4. Self-managing a rental property
It might sound easy, but when something needs fixing or the tenant has locked themselves out, typically it happens when you aren’t available to deal with it. Or, even worse, when you’re on holiday and don’t see their message at all!
As a landlord you have an obligation to keep the property in good repair and working order, and to respond to requests from tenants in a reasonable timeframe. Even if a tenant request seems unreasonable or unnecessary, it always needs to be responded to in a professional and non-emotional way. This is where professional property management becomes critical.
Understandably, tenants expect a high level of service when they’re paying rent, so it’s important to make sure that you keep on top of what’s happening and respond quickly to any queries or problems. Consider paying for a professional Property Management service that will allow you to take a back seat and minimise your stress.
These fees are also usually tax deductible (check with your accountant to be sure for your personal tax position). Having a professional property manager at the core of the landlord-tenant relationship can make a huge difference to a everyone’s stress levels, tenants included.
5. Neglecting compliance & safety checks
The fifth money laundering directive takes effect in January 2020, so the benefits of using an agent are further extended when this becomes law. Right to Rent checks are still legally required when letting to adults in England aged 18 or over, despite legal challenges.
When using an agent be sure to ask what their process is for Anti Money Laundering and Right to Rent compliance checks.
A gas safety certificate must be obtained for your rental property every 12 months to show that the gas appliances are safe to use. Councils can request this be produced within seven days of demand, so make sure you have a record of all historic checks, and a valid certificate at all times.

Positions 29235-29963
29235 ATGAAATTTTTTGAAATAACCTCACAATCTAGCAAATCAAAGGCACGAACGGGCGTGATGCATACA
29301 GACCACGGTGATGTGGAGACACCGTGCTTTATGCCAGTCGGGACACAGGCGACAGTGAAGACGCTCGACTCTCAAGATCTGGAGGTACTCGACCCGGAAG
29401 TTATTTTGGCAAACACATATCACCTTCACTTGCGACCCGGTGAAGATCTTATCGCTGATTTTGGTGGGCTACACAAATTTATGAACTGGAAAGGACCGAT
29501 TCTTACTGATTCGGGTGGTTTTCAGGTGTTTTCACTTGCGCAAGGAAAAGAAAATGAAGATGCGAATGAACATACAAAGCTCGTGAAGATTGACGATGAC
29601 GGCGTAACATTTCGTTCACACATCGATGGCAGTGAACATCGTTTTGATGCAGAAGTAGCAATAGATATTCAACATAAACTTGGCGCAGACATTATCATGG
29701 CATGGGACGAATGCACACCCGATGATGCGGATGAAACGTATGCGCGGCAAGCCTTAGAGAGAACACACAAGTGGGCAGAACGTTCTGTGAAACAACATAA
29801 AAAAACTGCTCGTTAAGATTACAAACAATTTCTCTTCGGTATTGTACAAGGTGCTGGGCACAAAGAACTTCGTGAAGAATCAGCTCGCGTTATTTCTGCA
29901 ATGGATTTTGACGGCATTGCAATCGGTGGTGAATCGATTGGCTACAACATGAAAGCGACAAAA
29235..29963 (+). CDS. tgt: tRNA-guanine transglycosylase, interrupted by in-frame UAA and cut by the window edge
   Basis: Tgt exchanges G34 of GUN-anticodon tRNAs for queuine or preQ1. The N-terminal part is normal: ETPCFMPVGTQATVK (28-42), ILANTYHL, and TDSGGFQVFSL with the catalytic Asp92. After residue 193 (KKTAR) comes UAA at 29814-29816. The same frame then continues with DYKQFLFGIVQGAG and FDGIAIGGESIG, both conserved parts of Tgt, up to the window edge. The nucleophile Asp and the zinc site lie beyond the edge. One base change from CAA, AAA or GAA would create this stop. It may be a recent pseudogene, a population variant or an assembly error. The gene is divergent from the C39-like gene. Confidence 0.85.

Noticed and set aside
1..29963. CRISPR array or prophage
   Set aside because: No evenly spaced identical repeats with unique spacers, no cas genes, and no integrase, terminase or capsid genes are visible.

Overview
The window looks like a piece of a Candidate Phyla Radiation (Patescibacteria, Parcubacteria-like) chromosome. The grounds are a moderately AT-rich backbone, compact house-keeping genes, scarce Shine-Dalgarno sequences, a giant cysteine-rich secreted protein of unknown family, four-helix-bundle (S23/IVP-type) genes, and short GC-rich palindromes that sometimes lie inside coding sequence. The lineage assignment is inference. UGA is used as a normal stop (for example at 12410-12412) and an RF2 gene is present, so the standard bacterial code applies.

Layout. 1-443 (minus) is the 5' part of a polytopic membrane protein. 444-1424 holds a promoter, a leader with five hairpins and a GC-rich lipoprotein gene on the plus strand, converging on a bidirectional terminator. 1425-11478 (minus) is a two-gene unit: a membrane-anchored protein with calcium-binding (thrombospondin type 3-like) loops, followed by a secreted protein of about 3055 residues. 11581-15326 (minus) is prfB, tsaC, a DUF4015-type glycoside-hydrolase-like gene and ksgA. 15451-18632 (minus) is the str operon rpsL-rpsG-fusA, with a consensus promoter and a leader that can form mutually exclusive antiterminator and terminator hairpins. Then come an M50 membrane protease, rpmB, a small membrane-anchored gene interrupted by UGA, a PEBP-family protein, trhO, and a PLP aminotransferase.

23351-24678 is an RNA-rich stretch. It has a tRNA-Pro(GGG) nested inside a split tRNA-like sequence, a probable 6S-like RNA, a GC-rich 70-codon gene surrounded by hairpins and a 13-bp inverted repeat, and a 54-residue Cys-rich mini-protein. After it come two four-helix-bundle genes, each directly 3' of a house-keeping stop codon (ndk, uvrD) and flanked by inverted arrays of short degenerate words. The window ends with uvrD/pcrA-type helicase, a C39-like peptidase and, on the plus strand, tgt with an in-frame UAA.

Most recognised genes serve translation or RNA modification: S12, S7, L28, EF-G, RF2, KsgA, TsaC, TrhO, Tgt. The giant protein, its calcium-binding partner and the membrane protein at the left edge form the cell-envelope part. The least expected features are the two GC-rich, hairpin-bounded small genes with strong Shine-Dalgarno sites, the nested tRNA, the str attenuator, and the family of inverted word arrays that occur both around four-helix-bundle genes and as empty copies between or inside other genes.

Fire alarms need to be installed on every level, and carbon monoxide detectors must be installed in any room with a solid fuel burning appliance. Test these at the start of every tenancy, and on every inspection to ensure they stay in working order.
If you let your property to three or more unrelated people (i.e. a HMO) then you may need to install mains-wired smoke alarms, heat sensors and a CO alarm in any room with a gas burning appliance like a boiler or gas fire. Check with your local council housing team to be sure. Electrics should be checked by conducting two types of tests. The first, a Portable Appliance (PAT) test, is to check that anything with a plug is safe to use. This is best done at the start of every tenancy.
The second is an Electrical Installation Condition Report (EICR) by a NICEIC qualified electrician (www.niceic.com) and this is valid for 5 years. Again, if you let your property as a HMO you must have an EICR and the council can request this be produced within seven days of demand.
A valid Energy Performance Certificate (EPC) needs to be maintained too, and these last for up to ten years. The rating needs to be a minimum of band E – if your property does not reach this minimum rating then you may need to make upgrades, or see if you can get a registered exemption.
Finally, be sure to check whether your property needs to be licensed by the local council.